We already talked about the concept of a limited palette (check it here). Now it is time to give it a go and try the theory in practice 🙂 If you want to have a peak on my take on the idea of a limited palette read on.
Try to answer some questions first
thing I would recommend is to try to answer some questions first.
Your limited palette will quite heavily depend on the model(s) and
current project you are working on. Try to determine how you want to
paint the model first:
– Do you want to follow a specific color scheme?
– You need cool or warm colors?
– How many colors you want to use?
– How much mixing you are comfortable to take?
After answering at least some of these questions it is time to choose your color palette.
In my case it is one of the plastic Frostgrave Barbarians from northstarfigures. I have around five of them. They are going to be a part of my warbands for Frostgrave and Rangers of Shadow Deep. So, let me answer some of the questions:
– No specific color scheme, will determine it on the go.
– Probably cool colors – Frostgrave = Winter is coming 😉
– 6 is the maximum (excluding the primer)
– As much as it will take to finish the miniature. I want to learn as much as possible from this experience.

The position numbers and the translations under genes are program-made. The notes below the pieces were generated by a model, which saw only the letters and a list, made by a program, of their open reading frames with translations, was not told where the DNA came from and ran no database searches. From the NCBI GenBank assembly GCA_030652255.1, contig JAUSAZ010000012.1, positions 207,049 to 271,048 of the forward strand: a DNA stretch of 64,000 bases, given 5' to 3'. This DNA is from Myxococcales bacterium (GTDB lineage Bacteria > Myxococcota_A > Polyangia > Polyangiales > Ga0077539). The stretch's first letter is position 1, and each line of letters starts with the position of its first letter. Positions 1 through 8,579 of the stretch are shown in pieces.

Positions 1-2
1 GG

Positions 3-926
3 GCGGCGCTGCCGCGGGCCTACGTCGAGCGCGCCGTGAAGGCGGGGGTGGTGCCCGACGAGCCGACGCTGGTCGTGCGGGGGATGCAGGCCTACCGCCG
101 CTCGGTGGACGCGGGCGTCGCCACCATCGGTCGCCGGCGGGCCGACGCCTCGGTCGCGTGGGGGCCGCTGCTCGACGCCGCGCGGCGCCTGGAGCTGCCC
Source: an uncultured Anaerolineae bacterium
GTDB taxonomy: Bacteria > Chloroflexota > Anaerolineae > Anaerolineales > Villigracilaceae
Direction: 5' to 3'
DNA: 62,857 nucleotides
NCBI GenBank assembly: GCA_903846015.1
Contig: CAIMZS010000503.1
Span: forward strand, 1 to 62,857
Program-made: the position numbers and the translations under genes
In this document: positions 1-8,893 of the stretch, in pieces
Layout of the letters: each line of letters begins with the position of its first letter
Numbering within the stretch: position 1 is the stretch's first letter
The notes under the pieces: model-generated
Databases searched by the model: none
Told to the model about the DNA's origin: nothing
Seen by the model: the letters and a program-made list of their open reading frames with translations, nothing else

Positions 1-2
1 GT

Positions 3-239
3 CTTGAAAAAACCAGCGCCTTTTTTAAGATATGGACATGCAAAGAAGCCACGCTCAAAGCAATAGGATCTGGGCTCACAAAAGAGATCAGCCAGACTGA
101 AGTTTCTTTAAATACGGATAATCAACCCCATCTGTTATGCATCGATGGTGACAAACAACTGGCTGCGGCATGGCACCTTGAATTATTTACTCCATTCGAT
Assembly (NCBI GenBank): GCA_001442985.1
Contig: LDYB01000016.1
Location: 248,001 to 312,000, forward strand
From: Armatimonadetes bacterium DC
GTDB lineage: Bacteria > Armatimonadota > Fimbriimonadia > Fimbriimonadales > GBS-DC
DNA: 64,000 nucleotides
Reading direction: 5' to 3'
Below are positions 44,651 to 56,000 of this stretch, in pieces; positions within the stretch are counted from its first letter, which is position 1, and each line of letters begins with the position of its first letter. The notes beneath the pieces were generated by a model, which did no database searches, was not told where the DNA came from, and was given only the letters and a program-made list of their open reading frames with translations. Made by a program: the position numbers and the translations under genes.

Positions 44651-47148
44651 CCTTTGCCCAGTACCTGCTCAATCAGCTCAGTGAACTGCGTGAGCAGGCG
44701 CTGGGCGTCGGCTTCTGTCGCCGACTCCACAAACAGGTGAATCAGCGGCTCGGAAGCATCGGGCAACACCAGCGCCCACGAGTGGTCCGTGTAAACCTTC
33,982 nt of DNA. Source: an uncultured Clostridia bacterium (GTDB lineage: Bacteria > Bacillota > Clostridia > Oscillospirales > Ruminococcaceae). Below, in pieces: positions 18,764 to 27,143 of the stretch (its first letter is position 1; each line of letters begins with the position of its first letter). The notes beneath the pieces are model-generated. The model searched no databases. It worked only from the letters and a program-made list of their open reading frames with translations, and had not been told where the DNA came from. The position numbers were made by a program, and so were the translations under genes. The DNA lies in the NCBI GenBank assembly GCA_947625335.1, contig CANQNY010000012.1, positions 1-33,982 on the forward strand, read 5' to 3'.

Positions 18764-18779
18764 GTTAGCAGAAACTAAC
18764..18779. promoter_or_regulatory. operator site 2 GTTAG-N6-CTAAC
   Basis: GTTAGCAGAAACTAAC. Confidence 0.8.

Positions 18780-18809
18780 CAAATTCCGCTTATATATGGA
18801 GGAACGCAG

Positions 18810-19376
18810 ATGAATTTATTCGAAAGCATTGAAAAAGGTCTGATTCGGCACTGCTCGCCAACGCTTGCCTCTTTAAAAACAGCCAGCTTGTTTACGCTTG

Ok, let’s have a look at our paint collection.
Choosing your palette
When you know what you are going to paint and how you are going to paint it, it is time to choose paints for your limited palette. Painting skin and flesh tones is not my specialty, so a color for skin is a must in my case. Barbarian without some fur is not a barbarian 😛 In such case I need some browns. Red – to mix some red-ish browns and darker brown mixes. Let’s try to paint some ice weapon or maybe some NMM (don’t really like it, but maybe I will give it a try). Blue it is then. Green is the last one. Ok, so why green? Just because xD I liked the color and was curious what mixes I will get with it.
No idea how it will end for me, but I hope to have some fun mixing all those colors together.
Know your colors
I am still learning how to use a limited palette. Sometimes I am choosing wrong colors and struggling to get a satisfactory result. Next time, I am forgetting how I mixed a particular color or shade and have no idea how to do mix the highlights. So as you can see, it is a constant learning process for me. So what I learned so far?
Know your colors.
I start with making a quick color mixing guide. Just take a piece of paper, write down the name of each paint, and start mixing them together in 1:1 ratio. When you have a general idea what secondary colors you can get, try to make one or two simple color wheels to get some more secondary and tertiary colors. Now you have a starting point and a reference of available colors. You can and certainly will get more different colors, but you can now see what colors to use to get a desired shade and tint.
I created a very simple and quick color wheel that you can use for your own projects. The link to download the PDF should be at the end of this article.